consumer protection agencies of other nations, and the
Organisation for Economic
Cooperation and Development (OECD), released a
document [33 pages in PDF] titled "OECD Guidelines for Protecting Consumers
from Fraudulent and Deceptive Commercial Practices Across Borders".
FTC Commissioner Mozelle Thompson stated that "Cross-border fraud,
perpetrated through telemarketing, Web sites, and spam, harms consumers and
consumer confidence in the global marketplace ... The OECD guidelines announced
today reflect an international commitment by consumer protection law enforcement
agencies to work together to combat these schemes." See also,
These guidelines recommend that the consumer protection agencies of the
nations that are members of the OECD cooperate in preventing
fraudulent and deceptive commercial
practices against consumers. Many of the specific recommendations pertain to
These guidelines provide that "Member countries should provide
an appropriate mechanism to permit consumer protection enforcement agencies, in
conjunction with judicial or administrative authorities and subject to
appropriate safeguards, to seek to preserve such evidence, particularly that of
a transient nature, in particular investigations until it can be examined. Such
a mechanism should also be available in appropriate cases where consumer
protection enforcement agencies are assisting agencies in other countries."
Evidence of a transient nature would such things as stored
electronic communications held by internet service providers, that is, e-mail. This
might implicate the Electronic Communications Privacy Act (ECPA), and similar
statutes in other nations.
These guidelines also provide that "To
address the need to locate and identify those engaged in fraudulent and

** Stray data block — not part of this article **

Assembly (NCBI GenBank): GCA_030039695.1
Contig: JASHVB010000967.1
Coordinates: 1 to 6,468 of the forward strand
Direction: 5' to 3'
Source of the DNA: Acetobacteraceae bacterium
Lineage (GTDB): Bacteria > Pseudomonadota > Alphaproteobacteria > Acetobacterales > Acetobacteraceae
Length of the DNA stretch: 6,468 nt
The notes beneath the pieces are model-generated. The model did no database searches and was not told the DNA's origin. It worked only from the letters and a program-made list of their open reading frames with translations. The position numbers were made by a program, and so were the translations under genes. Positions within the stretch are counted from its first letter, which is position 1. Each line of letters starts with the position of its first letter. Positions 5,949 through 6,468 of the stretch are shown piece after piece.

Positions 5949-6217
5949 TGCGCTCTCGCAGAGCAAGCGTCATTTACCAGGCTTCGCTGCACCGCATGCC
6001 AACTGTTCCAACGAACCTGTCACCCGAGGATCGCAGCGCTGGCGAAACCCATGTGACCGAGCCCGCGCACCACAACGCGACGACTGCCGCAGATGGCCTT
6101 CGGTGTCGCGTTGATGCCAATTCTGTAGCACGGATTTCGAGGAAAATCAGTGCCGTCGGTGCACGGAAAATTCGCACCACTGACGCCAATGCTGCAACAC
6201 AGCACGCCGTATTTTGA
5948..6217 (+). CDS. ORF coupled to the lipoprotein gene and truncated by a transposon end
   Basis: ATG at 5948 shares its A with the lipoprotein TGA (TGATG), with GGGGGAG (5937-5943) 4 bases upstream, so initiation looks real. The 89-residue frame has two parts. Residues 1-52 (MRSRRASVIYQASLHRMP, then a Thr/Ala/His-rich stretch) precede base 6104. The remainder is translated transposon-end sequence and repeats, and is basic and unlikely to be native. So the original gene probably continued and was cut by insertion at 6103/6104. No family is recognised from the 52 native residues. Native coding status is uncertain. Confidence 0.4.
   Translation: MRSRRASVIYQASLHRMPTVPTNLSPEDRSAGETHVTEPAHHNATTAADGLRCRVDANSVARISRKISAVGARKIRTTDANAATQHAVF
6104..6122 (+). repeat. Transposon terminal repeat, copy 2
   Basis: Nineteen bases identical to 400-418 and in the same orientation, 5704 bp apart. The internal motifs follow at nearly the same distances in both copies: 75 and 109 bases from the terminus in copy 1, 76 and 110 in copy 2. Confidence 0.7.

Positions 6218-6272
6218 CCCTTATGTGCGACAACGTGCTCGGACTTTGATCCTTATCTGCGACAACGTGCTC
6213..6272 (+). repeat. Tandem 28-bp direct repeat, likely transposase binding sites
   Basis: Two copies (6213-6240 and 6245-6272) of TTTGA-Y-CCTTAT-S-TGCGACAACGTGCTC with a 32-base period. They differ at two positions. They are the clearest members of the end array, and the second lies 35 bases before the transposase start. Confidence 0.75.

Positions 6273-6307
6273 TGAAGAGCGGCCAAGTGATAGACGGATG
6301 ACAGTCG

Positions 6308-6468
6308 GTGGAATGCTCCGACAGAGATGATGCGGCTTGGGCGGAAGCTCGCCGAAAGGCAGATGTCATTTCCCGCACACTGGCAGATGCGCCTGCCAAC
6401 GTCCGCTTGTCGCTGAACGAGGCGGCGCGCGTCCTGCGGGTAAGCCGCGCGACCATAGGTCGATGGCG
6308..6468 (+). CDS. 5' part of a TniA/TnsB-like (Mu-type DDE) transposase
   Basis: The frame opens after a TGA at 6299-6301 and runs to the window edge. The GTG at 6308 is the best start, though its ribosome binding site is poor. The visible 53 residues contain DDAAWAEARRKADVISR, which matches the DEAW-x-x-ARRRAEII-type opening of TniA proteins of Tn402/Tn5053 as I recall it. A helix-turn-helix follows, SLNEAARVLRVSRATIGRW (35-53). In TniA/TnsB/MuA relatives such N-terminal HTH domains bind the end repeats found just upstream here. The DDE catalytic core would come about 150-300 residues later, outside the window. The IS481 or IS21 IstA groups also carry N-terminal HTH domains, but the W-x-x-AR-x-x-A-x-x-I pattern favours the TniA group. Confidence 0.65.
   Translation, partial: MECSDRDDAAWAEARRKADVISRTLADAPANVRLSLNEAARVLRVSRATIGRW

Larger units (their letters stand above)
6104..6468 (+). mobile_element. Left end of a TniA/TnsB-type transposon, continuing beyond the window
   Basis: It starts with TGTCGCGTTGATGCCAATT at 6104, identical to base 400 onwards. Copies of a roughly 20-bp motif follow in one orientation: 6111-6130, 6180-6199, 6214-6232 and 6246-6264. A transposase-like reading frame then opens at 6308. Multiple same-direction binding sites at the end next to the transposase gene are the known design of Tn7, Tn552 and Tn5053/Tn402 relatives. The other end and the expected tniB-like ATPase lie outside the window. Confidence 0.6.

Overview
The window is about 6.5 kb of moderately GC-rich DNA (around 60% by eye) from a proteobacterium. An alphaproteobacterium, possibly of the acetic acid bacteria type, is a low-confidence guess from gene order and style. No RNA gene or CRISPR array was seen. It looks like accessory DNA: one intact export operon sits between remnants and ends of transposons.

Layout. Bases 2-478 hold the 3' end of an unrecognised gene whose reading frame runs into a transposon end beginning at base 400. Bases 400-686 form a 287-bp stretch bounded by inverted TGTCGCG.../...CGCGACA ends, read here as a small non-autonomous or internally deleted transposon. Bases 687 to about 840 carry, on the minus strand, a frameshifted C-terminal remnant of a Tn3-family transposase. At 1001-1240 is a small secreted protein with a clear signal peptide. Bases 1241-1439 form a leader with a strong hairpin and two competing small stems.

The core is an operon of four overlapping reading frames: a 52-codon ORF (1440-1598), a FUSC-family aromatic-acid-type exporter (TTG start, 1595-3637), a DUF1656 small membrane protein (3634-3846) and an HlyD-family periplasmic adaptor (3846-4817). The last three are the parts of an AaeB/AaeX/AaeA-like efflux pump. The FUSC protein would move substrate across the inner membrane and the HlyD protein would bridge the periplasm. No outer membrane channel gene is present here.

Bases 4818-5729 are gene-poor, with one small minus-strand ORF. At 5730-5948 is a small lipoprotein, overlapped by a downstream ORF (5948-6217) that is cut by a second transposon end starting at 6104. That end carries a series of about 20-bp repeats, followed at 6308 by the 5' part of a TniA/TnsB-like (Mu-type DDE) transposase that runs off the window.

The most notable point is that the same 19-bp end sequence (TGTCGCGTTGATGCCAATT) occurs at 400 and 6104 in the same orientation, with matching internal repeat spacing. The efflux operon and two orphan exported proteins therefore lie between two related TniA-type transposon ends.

deceptive commercial practices, Member countries and their consumer protection
enforcement agencies and other competent authorities should, in co-operation
with one another and with domain name registrars and other relevant
stakeholders, work together to develop options for reducing the incidence of
false header and routing information and inaccurate information about holders of
They also provide that "Member countries should work towards
enabling their consumer protection enforcement agencies to share the following
information with consumer protection enforcement agencies in other Member
countries in appropriate instances: ... Information about addresses, telephones,
Internet domain registrations, basic corporate data, and other information
permitting the quick location and identification of those engaged in fraudulent
and deceptive commercial practices."
Some copies of yesterday's edition of the TLJ Daily E-Mail
Alert were blocked by subscribers' e-mail filtering systems. This edition,
Alert No. 682,
is now available in the TLJ website.
TLJ received e-mail messages stating that this issue constituted "spam",
"offensive content" or "sezual discrimination". The offending item was
the article titled "Sen. Schumer Introduces Spam Bill".
|Wednesday, June 18
The House will meet at 10:00 AM legislative business. It will consider
several non tech related items. See,
Republican Whip Notice.
12:00 NOON - 2:00 PM. George Mason University will host a lunch and